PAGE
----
The Transverse Reinforcement requirements of BS 5950-1:200 were previously implemented but previously the Gravity Beam Design report listed the required reinforcement for the beam based on a reinforcement of fy = 460 N/mm2. With the increased use of reinforcement with fy = 500 N/mm2, the transverse reinforcement checks performed in that report now uses reinforcement fy = 500 N/mm2. Note that for the Transverse Reinforcement Check report the user can specify any value of fy, but the default is 500 N/mm2 instead of 460 N/mm2.
Eurocode EN 1994-1-1:2004 Transverse Reinforcement
The Transverse Reinforcement requirements of Eurocode EN 1994-1-1:2004 (and EN 1992-1-1:2004) have been implemented in the RAM Steel Beam module. The Gravity Beam Design report lists the required reinforcement for the beam with various configurations of sheeting fyp, thickness and continuity, allowing the engineer to determine which configuration is most suitable. The Transverse Reinforcement Check report lists all of the beams for which the specified sheeting fyp and thickness, and reinforcement fyk and reinforcement area is insufficient, for conditions of sheeting continuous or discontinuous (if applicable), and the area of reinforcement that would be required to satisfy the transfer reinforcement requirements.
In addition to displaying labels for Surface loads and Decks, labels are now displayed for Line and Point loads.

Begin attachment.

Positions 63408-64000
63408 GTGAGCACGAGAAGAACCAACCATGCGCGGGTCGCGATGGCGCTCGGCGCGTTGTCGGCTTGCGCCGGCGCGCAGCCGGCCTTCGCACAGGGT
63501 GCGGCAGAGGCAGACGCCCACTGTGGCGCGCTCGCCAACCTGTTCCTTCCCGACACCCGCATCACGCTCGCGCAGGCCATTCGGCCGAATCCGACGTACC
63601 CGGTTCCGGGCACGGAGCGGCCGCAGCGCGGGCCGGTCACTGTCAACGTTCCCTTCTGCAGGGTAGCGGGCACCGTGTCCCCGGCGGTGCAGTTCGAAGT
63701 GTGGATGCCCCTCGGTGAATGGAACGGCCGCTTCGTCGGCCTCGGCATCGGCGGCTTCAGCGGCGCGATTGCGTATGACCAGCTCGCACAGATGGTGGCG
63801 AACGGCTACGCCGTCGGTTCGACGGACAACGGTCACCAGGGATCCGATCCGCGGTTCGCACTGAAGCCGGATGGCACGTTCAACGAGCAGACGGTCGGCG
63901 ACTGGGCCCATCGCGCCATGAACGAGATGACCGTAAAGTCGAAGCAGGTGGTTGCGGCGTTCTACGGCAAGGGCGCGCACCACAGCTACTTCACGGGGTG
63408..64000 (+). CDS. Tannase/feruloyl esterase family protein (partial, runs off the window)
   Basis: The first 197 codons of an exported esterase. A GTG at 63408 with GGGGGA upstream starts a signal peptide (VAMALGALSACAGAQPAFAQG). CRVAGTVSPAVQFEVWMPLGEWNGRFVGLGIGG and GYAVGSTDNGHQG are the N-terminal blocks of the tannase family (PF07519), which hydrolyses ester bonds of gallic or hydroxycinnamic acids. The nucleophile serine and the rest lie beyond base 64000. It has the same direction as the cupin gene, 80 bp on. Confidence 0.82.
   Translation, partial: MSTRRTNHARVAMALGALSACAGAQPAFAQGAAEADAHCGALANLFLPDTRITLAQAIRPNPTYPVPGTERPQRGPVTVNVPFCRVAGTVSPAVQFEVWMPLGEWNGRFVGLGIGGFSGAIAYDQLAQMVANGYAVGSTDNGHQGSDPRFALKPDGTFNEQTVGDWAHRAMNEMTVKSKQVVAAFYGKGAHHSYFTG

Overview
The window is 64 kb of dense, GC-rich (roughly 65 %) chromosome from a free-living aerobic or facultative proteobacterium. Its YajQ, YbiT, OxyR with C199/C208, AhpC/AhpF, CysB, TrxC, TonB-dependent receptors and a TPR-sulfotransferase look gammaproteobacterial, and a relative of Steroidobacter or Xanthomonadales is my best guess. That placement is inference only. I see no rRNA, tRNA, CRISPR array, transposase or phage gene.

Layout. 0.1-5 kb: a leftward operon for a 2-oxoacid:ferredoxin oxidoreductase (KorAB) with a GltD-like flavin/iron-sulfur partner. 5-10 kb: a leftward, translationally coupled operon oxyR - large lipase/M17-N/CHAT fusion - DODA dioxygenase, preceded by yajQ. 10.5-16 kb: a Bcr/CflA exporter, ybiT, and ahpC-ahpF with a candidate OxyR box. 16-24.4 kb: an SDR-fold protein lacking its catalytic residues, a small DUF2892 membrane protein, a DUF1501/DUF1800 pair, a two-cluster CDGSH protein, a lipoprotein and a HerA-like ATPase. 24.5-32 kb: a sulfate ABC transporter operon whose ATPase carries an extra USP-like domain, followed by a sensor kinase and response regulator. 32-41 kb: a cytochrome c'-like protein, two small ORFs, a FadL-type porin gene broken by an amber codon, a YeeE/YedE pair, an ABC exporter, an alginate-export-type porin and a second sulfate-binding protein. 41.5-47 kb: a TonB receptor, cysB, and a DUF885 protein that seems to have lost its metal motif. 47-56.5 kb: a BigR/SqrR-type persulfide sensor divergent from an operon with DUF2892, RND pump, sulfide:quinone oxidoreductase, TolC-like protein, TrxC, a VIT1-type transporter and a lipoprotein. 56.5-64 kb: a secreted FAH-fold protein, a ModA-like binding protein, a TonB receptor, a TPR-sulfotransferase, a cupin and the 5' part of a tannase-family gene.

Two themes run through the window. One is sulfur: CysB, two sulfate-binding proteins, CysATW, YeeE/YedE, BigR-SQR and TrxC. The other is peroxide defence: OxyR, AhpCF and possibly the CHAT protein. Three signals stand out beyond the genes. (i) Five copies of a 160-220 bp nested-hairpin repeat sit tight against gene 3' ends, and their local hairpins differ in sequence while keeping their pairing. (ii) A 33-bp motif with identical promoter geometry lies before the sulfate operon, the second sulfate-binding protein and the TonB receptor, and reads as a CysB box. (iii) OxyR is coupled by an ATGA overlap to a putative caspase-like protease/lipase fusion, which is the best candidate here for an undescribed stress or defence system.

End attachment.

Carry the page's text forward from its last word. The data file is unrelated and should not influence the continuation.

Each of the Loads commands now includes a Show Same button. When the Show Same command is invoked a list of the loads appears. When one of the loads in the list is selected all of the loads in the layout that have been assigned that load property are highlighted.
The Deck Assign command now has similar functionality; when a deck property is selected from the list, all of the deck polygons that have been assigned that property are highlighted.
A Change Priority command has been implemented for Decks and Surface Loads that allows the user to change the order that Deck polygons and Surface Load polygons are considered by the program. When this command is selected, all of the polygons that have been created in that layout are listed, in order from top to bottom. The polygons can be moved up or down in the list. For example, a surface load polygon that has been completely covered by another polygon can be moved to the top where it can be deleted; previously all of the polygons on top of that polygon would have had to be deleted first in order to delete that one.